Ever since the beginning of recorded time (well, since the 1960s), the School of Biological Sciences at the University of Leicester has given all new students a reading list (pdf) of “good books” we think they would benefit from reading. Whether they read them is not assessed directly, and the idea of a reading list is one of the few things about our degree which has not changed since the beginning. But giving students a printed list of books in the week they arrive at university is a bit, well, 1960s. Do they read any of them, or even remember having received the list in the hurly burly of fresher’s week? To be honest, we didn’t really know, so we asked them – and it turns out that they don’t. In response, we put together Project SOAR, which has two parts – a face to face book group for our students, and a website available to everyone: SciReadr.com.
Books on the website are organized according to our degrees (Biochemistry, Genetics, etc). Sadly, we no longer offer a Botany or Plant Science degree, although these subjects do feature in our teaching of course. And a number of books on the site will be of interest to those with a botanical mindset, such as The Naturalist on the River Amazons by W.H. Bates, and The Power of Movement in Plants by Charles Darwin. However, it has not escaped our attention that these botanical offerings are not, shall we say, particularly contemporary! Will they compete for student attention with the Richard Dawkins and Steve Jones offerings on the site? I fear not.
So if you feel it is important to stress the significance of modern plant science, or the fascination of botany, on young minds, we would appreciate it if you would leave your suggestions for suitably engaging books in our Suggestion Box. Let’s catch ’em while they’re young.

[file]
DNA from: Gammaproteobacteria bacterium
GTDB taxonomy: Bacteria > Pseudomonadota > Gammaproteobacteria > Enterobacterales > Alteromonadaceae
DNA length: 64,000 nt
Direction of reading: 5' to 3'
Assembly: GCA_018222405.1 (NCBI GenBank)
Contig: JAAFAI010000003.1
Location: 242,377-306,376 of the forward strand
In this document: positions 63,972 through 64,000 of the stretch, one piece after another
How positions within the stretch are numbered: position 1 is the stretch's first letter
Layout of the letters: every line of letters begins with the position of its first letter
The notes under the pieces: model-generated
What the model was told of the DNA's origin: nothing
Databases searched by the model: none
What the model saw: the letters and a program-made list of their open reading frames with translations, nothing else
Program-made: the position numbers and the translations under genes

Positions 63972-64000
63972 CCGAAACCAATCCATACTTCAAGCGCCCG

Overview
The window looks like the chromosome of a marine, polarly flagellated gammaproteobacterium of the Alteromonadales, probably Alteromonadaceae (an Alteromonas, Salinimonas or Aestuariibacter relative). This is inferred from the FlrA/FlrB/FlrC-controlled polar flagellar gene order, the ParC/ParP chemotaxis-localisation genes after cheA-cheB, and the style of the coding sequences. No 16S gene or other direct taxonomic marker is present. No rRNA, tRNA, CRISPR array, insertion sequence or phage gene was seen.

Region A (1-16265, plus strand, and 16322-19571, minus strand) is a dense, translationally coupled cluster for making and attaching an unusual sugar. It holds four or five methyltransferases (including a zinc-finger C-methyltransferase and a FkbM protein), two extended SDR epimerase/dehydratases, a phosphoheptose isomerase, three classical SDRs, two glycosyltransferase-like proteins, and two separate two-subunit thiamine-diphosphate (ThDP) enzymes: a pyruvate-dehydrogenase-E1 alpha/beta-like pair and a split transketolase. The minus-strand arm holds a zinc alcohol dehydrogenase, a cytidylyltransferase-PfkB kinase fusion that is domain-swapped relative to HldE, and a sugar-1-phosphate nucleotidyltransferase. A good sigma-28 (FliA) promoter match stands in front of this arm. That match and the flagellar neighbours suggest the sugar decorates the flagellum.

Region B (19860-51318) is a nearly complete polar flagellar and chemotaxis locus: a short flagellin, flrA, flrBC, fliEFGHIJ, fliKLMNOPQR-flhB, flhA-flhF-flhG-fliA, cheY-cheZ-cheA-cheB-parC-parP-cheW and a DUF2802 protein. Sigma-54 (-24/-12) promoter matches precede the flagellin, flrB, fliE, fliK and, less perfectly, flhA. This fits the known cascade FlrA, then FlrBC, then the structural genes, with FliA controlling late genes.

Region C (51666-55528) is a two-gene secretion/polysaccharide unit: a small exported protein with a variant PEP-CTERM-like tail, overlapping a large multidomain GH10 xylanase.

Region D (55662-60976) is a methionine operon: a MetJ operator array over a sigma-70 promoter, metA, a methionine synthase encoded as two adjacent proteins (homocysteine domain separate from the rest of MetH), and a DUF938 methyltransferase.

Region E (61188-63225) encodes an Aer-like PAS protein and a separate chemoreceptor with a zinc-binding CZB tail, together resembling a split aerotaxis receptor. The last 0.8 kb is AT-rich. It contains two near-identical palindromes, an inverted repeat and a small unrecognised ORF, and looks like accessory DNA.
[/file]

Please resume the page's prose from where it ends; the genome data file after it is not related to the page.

Nick Harberd’s “Seed to Seed: The Secret Life of Plants” (2003) was also on the reading list at some point but it seems to have been lost over the years – http://www.amazon.co.uk/Seed-Secret-Life-Plants/dp/074758561X# Nick was at the John Innes and is now the Sibthorpian Professor at Oxford, and the book is an interesting journey through the science of Arabidopsis. With diary types of entry, and ramblings between the field and lab., the volume certainly makes the potentially obscure science very easy to come to grips with, taking a novel and personal approach.
Thanks for that Pat, I’ll add it to the list.
This one is on my list to read ‘when I have some spare time!’ so though I cannot testify as such I think it could appeal to students: Richard Mabey (2010) Weeds: How vagabond plants gatecrashed civilisation and changed the way we think about nature
Also whilst the following recommendation is really a story verging on fairytale (and not of the scary brothers Grimm ilk) I think it conveys the importance of plants: Jean Giono (1995) The man who planted trees
Thanks for the recommendations Zoë. Let us know what the Richard Mabey is like 🙂
I love The man who planted trees, but not as much as the story around the story with so many people believing it to be true: